Since summer hypoxia is shown to be more related to late winter-spring processes than summer stratification, we have developed an effective tool to predict summer hypoxia based on river discharge, nutrient load, algal biomass, and wind conditions. The Susquehanna River contributes both nutrient loads from the land and buoyancy effects on estuarine dynamics.
The concentration of spring chlorophyll a, a proxy for spring algal biomass, is also associated with the initiation and duration of hypoxia. Moreover, cross-bay wind is significantly correlated with summer hypoxia, which is influenced by regional climate.
We found that there was a strong statistical relationship between January to April cross-bay (east-west) wind speed and summer hypoxia. Although the mechanistic link between wind speed in spring and summer hypoxia is not clearly understood, the cross-bay wind significantly improves the output of the regression model. We believe that it may influence the transport and/or deposition of biomass via lateral circulation. For example, more biomass may be accumulated over shallow areas (rather than deep areas) due to stronger cross-bay wind, resulting in less hypoxia, and vice versa. Table 1 lists the variables used in a multiple linear regression analysis for predicting summer hypoxia (June-September).
Mean Summer Hypoxic Volume (Hypoxia)
Mean Susquehanna River Discharge (River)
Mean Total Nitrogen Load from the Susquehanna River (TN)
Mean Concentration of Chlorophyll-a in the Mid-Bay (Chla)
Mean Cross-bay Wind at Patuxent River Naval Air Station (Uwind)
A multiple linear regression is used to model the relationship between a dependent variable (predicted) and independent variables (predictors). It is based on a least squares method to minimize the sum-of-squares of differences between observed and predicted values. The model expresses the values of a summer hypoxic volume as a linear function of four independent variables as listed in Table 1 and an error term:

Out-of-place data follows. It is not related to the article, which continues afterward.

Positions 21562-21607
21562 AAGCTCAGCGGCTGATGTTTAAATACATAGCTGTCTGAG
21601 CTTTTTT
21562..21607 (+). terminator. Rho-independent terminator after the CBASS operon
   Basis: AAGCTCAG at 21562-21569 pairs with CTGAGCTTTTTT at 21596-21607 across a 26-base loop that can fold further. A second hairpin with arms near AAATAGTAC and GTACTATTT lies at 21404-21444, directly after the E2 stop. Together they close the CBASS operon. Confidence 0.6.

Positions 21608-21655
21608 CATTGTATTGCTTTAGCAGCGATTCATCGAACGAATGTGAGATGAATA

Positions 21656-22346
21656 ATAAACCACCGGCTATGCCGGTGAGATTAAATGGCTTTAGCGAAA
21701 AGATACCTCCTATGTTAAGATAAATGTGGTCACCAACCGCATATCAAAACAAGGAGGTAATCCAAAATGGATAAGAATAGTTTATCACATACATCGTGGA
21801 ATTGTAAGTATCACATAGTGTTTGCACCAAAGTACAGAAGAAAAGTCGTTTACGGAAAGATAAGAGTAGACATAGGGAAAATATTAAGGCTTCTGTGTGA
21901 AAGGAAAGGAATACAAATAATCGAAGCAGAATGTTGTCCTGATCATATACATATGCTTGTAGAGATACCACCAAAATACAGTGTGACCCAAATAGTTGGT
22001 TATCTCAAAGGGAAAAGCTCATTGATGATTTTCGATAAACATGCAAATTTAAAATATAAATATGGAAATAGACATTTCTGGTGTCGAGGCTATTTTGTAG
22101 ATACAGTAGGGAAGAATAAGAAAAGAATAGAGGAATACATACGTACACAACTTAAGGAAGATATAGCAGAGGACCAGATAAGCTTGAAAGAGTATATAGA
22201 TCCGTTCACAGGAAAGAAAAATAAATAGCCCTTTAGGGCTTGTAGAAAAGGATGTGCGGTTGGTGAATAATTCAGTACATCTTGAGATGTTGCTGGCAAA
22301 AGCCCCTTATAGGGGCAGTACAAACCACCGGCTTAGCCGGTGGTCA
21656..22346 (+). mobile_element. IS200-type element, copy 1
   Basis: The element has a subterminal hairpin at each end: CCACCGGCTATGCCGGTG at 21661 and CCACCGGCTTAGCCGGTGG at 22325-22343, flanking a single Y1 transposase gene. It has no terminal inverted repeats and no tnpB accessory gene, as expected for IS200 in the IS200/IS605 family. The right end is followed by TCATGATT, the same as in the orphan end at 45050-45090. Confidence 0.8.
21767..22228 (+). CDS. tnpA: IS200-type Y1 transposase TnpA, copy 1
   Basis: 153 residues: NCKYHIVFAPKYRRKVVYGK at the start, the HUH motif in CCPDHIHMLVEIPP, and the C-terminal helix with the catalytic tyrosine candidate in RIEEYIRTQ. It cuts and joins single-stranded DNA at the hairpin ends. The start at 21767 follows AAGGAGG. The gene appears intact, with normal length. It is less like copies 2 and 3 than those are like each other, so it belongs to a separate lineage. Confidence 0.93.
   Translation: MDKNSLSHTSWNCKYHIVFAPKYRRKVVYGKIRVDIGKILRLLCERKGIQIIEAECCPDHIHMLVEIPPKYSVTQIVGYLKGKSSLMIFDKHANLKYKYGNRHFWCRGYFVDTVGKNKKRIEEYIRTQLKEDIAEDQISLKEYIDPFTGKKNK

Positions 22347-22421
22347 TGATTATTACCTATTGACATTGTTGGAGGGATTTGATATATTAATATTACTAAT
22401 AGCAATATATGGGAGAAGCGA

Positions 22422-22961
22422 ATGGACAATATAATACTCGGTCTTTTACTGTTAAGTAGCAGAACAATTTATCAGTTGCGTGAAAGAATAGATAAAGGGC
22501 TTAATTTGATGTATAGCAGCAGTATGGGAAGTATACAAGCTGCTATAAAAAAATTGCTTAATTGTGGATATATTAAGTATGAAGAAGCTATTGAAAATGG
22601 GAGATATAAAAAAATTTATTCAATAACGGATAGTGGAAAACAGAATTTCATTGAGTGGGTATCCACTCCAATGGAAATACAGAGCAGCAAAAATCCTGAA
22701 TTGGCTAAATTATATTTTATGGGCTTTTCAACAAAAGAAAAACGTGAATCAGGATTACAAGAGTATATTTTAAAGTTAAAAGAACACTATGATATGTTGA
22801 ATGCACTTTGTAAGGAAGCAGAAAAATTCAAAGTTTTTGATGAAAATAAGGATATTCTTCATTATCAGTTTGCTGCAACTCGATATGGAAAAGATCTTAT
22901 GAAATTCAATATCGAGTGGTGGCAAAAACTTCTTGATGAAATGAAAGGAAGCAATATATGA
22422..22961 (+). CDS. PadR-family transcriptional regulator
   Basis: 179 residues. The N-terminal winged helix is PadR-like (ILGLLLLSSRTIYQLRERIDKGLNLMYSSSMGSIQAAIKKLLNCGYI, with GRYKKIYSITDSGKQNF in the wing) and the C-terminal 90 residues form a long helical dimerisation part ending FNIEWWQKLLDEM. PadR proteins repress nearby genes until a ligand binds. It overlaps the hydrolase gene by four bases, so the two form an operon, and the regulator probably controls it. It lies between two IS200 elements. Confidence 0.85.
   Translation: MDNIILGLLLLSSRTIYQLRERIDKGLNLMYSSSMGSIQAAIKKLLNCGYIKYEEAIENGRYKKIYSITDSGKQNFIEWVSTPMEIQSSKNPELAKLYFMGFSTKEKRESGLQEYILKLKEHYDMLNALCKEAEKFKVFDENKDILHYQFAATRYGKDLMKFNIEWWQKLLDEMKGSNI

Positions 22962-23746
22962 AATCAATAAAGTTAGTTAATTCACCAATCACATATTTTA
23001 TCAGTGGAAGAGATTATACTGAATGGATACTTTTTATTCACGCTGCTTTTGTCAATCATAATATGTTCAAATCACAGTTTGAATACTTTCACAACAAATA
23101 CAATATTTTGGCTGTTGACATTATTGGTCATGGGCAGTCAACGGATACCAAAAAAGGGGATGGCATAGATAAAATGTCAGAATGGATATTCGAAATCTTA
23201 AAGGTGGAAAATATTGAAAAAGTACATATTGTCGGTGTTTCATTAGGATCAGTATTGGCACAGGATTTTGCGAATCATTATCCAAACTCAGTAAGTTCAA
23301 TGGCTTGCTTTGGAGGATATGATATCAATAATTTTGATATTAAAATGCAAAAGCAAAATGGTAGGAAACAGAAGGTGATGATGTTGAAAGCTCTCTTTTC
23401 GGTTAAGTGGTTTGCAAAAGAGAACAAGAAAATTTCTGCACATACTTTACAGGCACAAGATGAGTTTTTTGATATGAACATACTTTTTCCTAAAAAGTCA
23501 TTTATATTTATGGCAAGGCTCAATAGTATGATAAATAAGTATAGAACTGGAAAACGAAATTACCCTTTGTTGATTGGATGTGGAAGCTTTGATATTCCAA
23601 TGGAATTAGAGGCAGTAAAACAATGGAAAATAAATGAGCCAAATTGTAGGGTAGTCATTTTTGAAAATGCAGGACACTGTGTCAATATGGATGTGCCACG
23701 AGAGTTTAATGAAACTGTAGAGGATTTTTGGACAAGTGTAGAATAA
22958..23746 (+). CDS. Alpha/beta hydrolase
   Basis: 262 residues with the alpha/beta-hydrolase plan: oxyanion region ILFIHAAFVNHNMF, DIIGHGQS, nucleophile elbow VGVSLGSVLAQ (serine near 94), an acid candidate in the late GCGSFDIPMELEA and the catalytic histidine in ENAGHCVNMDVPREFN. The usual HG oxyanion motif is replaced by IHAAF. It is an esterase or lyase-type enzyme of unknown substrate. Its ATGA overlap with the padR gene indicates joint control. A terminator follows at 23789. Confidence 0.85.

Hypoxia = a0 + a1·River + a2·TN + a3·Chla + a4·Uwind + e
where, a0 is regression constant, a1, a2, a3, and a4 are coefficients on the independent variables, and e is an error term. The current year hypoxic volume is predicted using all years of data from 1985 to 2010.
Lee, Y.J. and K.M.M. Lwiza. (2008). Characteristics of bottom dissolved oxygen in Long Island Sound, New York, Estuarine, Coastal and Shelf Sciences, 76, 187-200.
All animal life in Chesapeake Bay, from the worms that inhabit its muddy bottom, to the fish and crabs found in its rivers, to the people that live on its land, need oxygen to survive. We breathe oxygen, which lets us extract energy from the food we eat. Our bodies use this energy to function. This process is essentially the same in all species with one major difference: worms, fish, and crabs use some form of gills instead of lungs to extract oxygen from the water. As water moves across the gills, dissolved oxygen is removed from the water and passed into the blood. As dissolved oxygen concentrations in water decrease, the animals that inhabit the Bay struggle to extract the oxygen they need to survive.
These organisms need dissolved oxygen to survive in Chesapeake Bay.
Chesapeake Bay scientists generally agree that dissolved oxygen concentrations of 5.0 mg·Lâ€‘1 (milligrams of oxygen per liter of water) or greater will allow the Bay's aquatic creatures to thrive. However, the amount of dissolved oxygen needed before organisms become stressed varies from species to species. Although some are more tolerant of low dissolved oxygen than others, in some parts of the Bay dissolved oxygen can fall to the point where no animals can survive. When the levels drop below 2.0 mg·Lâ€‘1, the water is hypoxic, and when it drops below 0.2 mg·Lâ€‘1 the water is considered anoxic.
In an estuary such as Chesapeake Bay, there are several sources of dissolved oxygen. The most important is the atmosphere. At sea level, air contains about 21% oxygen, while the Bay's waters contain only a small fraction of a percent. This large difference between the amount of oxygen results in oxygen naturally dissolving into the water. This process is further enhanced by the wind, which mixes the surface of the water. Two other important sources of oxygen in the water are phytoplankton and aquatic grasses. Phytoplankton are single-celled algae and aquatic grasses are vascular plants; both produce oxygen during photosynthesis. Another source of dissolved oxygen in the Bay comes from water flowing into the estuary from streams, rivers, and the Atlantic Ocean.
See Methodology tab for factors that influence dissolved oxygen.
See Dissolved Oxygen newsletter for more information.